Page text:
Use this simple Photoshop process to match skin tones in uneven areas. This method also works particularly well for matching lighter facial tones to the rest of the body’s color. Aaron Nace uses just a few adjustment layers and levels to quickly create a cohesive look:
How to Match Skin Tones in Photoshop
- Start by analyzing your colors. Create a new layer. Grab a paint brush and sample (alt/opt+click) the colors of the skin—from darks to lights, from both the desired color tone area and the one to adjust.
- Paint each color in between selections, creating a sort of swatch. This will create a simple visual representation of the color tones to help you determine what adjustments need to be made in terms of warm and cool, light, and dark tones.
- When using this procedure to match face tones to body tones, you will need to darken and add warmth (with oranges, usually a combination of yellows and/or magentas). However, all skin tones are different and it’s best to experiment with your image.
- Create a new layer. Go to adjustment layer and create a new Levels adjustment layer.
- In properties, change the channel to Blue. The opposite of blue on the color spectrum is yellow. Pull the right hand side of the slider inward (to the left). This will slightly darken and add yellow to the highlights. Play around with the slider to get the desired tones.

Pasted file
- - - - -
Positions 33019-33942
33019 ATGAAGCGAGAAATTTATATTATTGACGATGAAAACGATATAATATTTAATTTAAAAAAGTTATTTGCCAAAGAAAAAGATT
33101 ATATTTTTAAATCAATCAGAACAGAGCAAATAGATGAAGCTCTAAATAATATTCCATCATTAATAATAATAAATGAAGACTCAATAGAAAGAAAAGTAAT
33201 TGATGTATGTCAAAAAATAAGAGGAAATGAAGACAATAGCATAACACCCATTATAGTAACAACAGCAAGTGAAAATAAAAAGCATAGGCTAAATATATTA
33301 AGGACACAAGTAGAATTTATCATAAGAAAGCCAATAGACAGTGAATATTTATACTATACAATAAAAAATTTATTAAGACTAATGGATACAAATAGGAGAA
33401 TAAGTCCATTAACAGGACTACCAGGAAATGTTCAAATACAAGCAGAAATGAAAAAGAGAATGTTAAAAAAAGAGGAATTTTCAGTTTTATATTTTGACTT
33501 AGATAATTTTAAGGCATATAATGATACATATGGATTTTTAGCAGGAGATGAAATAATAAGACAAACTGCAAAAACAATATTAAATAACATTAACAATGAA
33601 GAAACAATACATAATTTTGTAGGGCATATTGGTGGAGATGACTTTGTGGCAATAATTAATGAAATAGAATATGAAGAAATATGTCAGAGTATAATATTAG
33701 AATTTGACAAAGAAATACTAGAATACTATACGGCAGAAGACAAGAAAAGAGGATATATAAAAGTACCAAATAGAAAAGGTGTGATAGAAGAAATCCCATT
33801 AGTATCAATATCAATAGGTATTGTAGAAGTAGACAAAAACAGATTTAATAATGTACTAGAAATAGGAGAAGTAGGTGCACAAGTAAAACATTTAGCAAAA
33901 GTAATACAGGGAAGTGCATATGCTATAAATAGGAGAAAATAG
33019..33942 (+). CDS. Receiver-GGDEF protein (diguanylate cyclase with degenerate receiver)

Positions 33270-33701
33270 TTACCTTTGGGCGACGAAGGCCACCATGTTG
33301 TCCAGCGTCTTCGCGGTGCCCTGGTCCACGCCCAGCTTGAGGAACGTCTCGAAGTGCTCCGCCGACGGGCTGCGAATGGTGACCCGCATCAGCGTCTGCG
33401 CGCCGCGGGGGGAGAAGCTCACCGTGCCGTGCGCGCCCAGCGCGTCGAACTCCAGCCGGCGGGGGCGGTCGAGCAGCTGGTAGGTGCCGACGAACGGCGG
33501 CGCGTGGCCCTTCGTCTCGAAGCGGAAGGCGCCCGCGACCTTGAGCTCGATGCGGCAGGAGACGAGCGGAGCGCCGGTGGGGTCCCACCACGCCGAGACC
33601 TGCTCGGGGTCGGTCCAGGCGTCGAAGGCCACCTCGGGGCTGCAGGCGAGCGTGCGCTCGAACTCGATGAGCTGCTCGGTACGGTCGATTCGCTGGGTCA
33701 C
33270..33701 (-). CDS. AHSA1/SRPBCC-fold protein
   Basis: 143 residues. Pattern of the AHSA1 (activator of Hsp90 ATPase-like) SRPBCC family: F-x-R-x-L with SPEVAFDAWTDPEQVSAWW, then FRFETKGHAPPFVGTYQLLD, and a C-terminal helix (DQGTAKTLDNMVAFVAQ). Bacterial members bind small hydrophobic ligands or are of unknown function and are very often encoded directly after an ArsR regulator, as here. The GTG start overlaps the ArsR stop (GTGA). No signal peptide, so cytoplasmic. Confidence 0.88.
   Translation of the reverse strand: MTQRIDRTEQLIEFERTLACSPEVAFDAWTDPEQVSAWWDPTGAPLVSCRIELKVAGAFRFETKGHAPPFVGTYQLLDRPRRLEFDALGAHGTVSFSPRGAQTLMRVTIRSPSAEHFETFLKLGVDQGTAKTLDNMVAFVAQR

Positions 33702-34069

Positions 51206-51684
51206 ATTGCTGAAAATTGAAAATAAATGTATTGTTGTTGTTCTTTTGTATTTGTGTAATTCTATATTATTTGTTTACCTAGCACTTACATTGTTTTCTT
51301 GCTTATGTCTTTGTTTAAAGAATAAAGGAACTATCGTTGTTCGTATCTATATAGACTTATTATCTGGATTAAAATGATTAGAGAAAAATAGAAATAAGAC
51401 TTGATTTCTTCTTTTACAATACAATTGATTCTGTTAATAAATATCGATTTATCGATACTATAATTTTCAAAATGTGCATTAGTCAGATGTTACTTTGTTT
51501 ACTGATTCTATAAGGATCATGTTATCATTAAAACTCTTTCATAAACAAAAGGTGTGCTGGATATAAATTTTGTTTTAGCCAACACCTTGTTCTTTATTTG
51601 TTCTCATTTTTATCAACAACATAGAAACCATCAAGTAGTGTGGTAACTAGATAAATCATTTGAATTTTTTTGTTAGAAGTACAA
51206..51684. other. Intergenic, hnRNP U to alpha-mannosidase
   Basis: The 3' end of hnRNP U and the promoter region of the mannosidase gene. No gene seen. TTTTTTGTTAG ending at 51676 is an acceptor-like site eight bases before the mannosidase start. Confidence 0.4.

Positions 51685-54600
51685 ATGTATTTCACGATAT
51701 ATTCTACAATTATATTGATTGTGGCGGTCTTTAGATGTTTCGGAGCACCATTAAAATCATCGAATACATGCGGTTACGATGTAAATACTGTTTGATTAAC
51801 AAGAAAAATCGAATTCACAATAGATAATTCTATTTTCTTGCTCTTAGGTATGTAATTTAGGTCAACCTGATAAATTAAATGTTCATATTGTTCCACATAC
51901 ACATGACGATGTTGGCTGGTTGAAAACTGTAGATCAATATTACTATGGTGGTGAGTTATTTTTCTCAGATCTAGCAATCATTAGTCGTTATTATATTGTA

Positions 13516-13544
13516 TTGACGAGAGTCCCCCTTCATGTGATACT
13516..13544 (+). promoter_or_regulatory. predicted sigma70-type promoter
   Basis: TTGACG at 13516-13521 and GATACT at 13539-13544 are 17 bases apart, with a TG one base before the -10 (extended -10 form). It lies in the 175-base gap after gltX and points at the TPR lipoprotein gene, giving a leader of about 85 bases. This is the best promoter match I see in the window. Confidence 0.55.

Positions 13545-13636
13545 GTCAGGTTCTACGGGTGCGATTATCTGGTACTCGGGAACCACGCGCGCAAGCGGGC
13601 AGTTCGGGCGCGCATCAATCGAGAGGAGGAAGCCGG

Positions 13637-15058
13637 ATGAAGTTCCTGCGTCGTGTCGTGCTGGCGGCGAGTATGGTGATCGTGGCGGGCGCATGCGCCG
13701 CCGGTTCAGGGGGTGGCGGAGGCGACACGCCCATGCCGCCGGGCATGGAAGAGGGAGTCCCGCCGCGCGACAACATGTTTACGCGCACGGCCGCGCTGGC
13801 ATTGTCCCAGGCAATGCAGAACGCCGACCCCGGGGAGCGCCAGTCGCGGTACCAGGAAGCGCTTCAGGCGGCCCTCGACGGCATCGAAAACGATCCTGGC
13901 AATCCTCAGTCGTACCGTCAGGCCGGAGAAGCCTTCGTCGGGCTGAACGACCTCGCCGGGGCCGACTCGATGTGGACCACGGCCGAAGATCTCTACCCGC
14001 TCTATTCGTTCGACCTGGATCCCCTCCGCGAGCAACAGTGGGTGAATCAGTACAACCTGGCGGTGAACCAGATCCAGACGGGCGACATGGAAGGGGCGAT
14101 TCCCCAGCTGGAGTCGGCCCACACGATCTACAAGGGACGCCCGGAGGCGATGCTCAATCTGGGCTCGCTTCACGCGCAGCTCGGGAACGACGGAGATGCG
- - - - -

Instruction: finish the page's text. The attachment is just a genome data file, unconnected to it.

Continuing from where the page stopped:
- Switch the channel to green. Again, pull the right side of the slider inwards. This will add magenta to the highlights.
- Add a layer mask.
- Tip: Group your working layers before adding the masking layer. Any adjustments you make will automatically be applied to all layers in that group. Do this by selecting your layer and clicking the little folder button.
- Invert your layer mask (Command/CNTRL + I ). Painting with a white brush on the layer mask will apply the effects of whatever is on that layer, such as the new skin color. Similarly, painting with a black paintbrush will remove the effects.
- Paint along the areas to be edited. If painting a face, be sure to avoid the eyeballs and lips.
- Add a Hue/Saturation adjustment layer. Drag down the saturation slider. Try about -15.
- Any time you are doing this technique and adding color, you will most likely have to apply slight desaturation to keep the tones looking natural.
- Delete or erase your color sample patches.
- Bring down the opacity of the grouped layers. Try about 80%. This will lessen the effect and create a more realistic finish.
This technique is a quick fix to help blend uneven skin tones, with a natural and smooth finish.
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